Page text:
Barrera leads hockey to sweep despite illness

On an average game night, Chris Peter cooks dinner for his roommate and fellow Illinois hockey teammate Scott Barrera. But last Friday was no average game night.

Not only were the Illini about to open a series against No. 9 Oklahoma that would likely dictate whether the team received a bid for the ACHA National Tournament, but Barrera and Peter came down with the flu, and both opted to skip Peter’s usual pregame meal.

Barrera, who usually leaves his apartment early to be the first one in the locker room taping his stick, decided to sleep throughout the day to salvage all the energy he could for the Sooners. When Barrera finally arrived at the arena, he walked into a quiet locker room. The stereo, which usually blasts pregame pump-up tunes, was off. The team was focused.

Head coach Chad Cassel approached Barrera before the game and asked the sophomore forward if he felt well enough to play. There was no doubt in Barrera’s mind that he was playing — the weekend was too important.

“I told him before Friday night’s game, and it’s funny, over the course of Illini hockey history, a lot of guys have had their best games when they weren’t feeling well,” Cassel said.

History repeated itself Friday. Despite the lingering ailment, Barrera registered the first hat trick of his Illinois hockey career in a 6-2 Illini victory.

“I really simplified my game,” Barrera said. “I didn’t work as hard as usually expected, and I think that really helped me because I was more focused on being in the right spots as to just working.”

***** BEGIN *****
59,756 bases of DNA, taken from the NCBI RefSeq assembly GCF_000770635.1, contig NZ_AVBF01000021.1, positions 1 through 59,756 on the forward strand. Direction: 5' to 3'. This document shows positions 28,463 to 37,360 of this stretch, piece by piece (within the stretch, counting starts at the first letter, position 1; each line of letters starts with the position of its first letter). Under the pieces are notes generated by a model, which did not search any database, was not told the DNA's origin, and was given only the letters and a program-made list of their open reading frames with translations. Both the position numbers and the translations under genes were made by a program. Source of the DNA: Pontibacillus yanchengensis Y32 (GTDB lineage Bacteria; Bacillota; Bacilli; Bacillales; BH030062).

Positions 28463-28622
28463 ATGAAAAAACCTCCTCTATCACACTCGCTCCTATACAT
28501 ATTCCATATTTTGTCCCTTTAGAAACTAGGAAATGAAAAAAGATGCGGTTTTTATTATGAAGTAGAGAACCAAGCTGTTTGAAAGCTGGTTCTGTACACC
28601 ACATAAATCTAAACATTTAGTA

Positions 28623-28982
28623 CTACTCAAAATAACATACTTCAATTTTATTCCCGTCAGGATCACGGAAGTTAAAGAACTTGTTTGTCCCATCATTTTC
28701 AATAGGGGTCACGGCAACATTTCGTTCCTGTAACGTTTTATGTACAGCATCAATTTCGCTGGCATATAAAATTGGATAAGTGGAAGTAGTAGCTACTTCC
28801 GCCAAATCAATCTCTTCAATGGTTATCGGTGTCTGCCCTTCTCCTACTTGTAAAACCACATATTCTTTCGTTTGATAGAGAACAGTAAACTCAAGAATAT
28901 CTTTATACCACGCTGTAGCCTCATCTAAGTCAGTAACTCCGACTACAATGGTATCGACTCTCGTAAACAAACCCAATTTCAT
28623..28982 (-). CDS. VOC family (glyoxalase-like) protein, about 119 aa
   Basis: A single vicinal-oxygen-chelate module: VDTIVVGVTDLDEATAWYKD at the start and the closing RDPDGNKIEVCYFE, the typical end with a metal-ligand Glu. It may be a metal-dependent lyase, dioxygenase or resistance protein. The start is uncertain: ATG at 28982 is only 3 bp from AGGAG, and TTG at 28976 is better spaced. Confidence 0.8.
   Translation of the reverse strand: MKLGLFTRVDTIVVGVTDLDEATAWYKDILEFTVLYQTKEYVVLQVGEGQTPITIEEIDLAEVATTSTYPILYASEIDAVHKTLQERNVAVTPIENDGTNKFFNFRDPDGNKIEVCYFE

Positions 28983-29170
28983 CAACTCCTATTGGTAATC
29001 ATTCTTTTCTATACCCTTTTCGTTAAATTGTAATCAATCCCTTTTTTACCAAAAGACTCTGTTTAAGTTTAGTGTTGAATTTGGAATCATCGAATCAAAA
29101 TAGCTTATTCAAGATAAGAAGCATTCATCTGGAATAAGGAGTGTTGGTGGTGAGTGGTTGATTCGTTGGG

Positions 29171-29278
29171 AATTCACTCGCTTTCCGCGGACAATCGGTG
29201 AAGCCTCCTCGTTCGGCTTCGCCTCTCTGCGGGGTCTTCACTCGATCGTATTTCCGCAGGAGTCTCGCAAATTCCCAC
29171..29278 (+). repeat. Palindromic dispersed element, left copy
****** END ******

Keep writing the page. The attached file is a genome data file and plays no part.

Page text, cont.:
“He came to me Saturday night and he said, ‘I still don’t feel very well,’” Cassel said. “I said, ‘Great, that’s what I was hoping for: We need another big game out of you tonight.’”

Barrera finished the Oklahoma series with four of the Illini’s nine goals in a weekend where every goal mattered. Illinois, which entered the series at No. 14 in the coaches poll, needed to make a statement against the Sooners to move into the top 12 and qualify for nationals. The Illini went on to win the second game, 3-2.

“Those were two games that we definitely needed,” Cassel said. “I knew we were going to need somebody to step up and Scott and that whole line were good all weekend.”

Barrera is a pure scorer. He is tied for third on the team goals with 15, and he leads all new players with 20 points.

Even with all Barrera’s offensive success, he acknowledges that he still has plenty of work to do on the other end of the ice.

“I need to improve on my defensive game,” Barrera said. “I’m always offensive-minded. I usually don’t pay as much attention in the D-zone and that’s what Chad always gets on me about and I’m hoping to improve on.”

Cassel entered the season with lofty expectations for Barrera, 21, who had deep experience in junior leagues. He was one of the original 16 new players Cassel recruited to help the Illini in a year of heavy turnover.

“Our expectations were high for him this year,” Cassel said. “We expected him to step in and be a big contributor, and that’s what we’ve needed. He’s gotten stronger and stronger as the year has gone on. Obviously he had a big weekend and he’s battling through injury right now … He came up big.”

Two weekends ago, Barrera returned for Illinois’ road series against Kent State after missing three games with a pulled groin. Right as Barrera started to get healthy, another offensive weapon, sophomore forward Brandon Targett, broke his finger and was lost for the season. Barrera slid into Targett’s line, and Cassel said the squad performed exceptionally against Oklahoma.

“It’s one guy comes out and another guy comes in to fill that role,” junior forward Andrew Cardona said. “That’s kind of what’s great about our team, and I think this is a great example of how deep we are.”